The idiom "good to go" implies that something or someone is ready or prepared for a particular task or event. This phrase expresses a state of readiness, suggesting that everything is in order and no further preparation is necessary.
"Good to go" means that everything is set and prepared, and there is no need for further actions or changes.
The idiom "good to go" conveys that everything is set up, prepared, or in an ideal state for something to proceed. It denotes readiness, often used to express a person's or thing's readiness for an impending task, event, or journey.
Key aspects of the idiom's meaning include:
The US Marine Corps is theorized to be the origin of the phrase "good to go." The phrase conveys a sense of readiness, and it is most likely a military term, as the US Marine Corps is almost always the first troops sent into a conflict or aviation sector.
"Ned was always good to go to work and Sam got away from trouble."
- Pierce Egan's Book of Sports, and Mirror of Life, 1832
Here are some instances where this idiom seamlessly fits into sentences:
The phrase's influence extends to various aspects of pop culture, often used in contexts where readiness or preparation is paramount.
Some notable examples include:
There are several other ways to express the meaning of the phrase in English.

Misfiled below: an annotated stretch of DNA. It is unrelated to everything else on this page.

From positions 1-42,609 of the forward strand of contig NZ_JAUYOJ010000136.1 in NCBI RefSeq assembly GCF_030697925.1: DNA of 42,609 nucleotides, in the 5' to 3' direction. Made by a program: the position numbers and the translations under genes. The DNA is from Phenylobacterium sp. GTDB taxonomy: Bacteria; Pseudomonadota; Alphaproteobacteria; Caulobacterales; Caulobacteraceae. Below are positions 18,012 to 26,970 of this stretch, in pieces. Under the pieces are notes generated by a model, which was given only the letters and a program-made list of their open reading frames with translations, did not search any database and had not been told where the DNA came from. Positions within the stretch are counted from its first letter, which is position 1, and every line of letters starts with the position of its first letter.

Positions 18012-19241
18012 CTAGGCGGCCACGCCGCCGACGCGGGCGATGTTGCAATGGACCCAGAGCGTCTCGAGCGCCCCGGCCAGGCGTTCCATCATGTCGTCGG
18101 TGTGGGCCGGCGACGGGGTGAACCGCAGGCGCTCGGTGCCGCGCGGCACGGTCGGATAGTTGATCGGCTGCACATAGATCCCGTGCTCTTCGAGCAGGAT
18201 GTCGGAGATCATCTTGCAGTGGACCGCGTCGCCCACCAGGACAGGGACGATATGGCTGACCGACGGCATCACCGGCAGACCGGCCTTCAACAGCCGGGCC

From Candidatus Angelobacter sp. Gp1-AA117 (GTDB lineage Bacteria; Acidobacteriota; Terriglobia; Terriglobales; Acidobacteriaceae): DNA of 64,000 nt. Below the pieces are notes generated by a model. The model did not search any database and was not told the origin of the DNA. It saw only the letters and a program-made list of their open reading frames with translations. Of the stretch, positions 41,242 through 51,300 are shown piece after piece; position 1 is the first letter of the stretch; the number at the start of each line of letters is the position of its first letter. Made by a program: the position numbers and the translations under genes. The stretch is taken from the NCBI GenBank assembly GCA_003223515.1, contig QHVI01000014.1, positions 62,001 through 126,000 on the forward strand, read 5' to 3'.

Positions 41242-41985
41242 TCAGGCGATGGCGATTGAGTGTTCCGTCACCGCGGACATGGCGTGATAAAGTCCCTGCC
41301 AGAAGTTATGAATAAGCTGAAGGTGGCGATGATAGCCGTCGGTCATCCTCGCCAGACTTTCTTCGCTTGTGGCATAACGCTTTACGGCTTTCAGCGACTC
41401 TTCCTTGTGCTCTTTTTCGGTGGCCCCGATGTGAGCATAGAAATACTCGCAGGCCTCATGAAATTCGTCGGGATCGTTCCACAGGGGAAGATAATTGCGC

These alternative phrases include:
You can use these alternatives interchangeably depending on the context and the intended sense of readiness or preparation.
"Good to go" implies that something or someone is ready or prepared for a particular task or event. It indicates a state of readiness, suggesting that all necessary preparations have been made.
You can use "good to go" in a sentence to express readiness, for example, "Once we complete the final checks on the system, we should be good to go."
The phrase "good to go" is believed to have originated in the United States military during the mid-20th century, used to express readiness or preparedness.
Yes, the phrase "good to go" is used across English-speaking countries and universally recognized as indicating readiness or preparedness.
Yes, "good to go" is often used in a professional context to signify that a task, project, or initiative is ready to proceed.
Yes, the phrase "good to go" is seen in pop culture, from movie titles to song lyrics, signifying readiness or preparedness.
The phrase "good to go" originated in America and is most commonly used in American English. While it has spread to some other English-speaking countries, it is still predominantly considered an American idiom.
Other ways to say "good to go" include "ready to go," "set to go," "all set," "prepared," and "up and running."
The phrases "good to go" and "ready to go" can be used interchangeably in most contexts. However, "good to go" tends to convey an extra sense of enthusiasm or excitement about starting something and readiness for an enjoyable activity or event. "Ready to go" is a bit more neutral.
In texting or online chat, "good to go" has the same essential meaning - that someone or something is ready to proceed as planned. For example, "Running 15 min late but traffic's better now. Should be good to go for dinner at 8."
The idiom "good to go" reflects the state of being fully prepared or ready to proceed. It implies that all necessary preparations have been completed, enabling the commencement of a specific task or event.
Key aspects of the phrase:
People often use this idiom to express readiness or preparedness. It's a versatile phrase, applicable in many situations, from the mundane to the critical.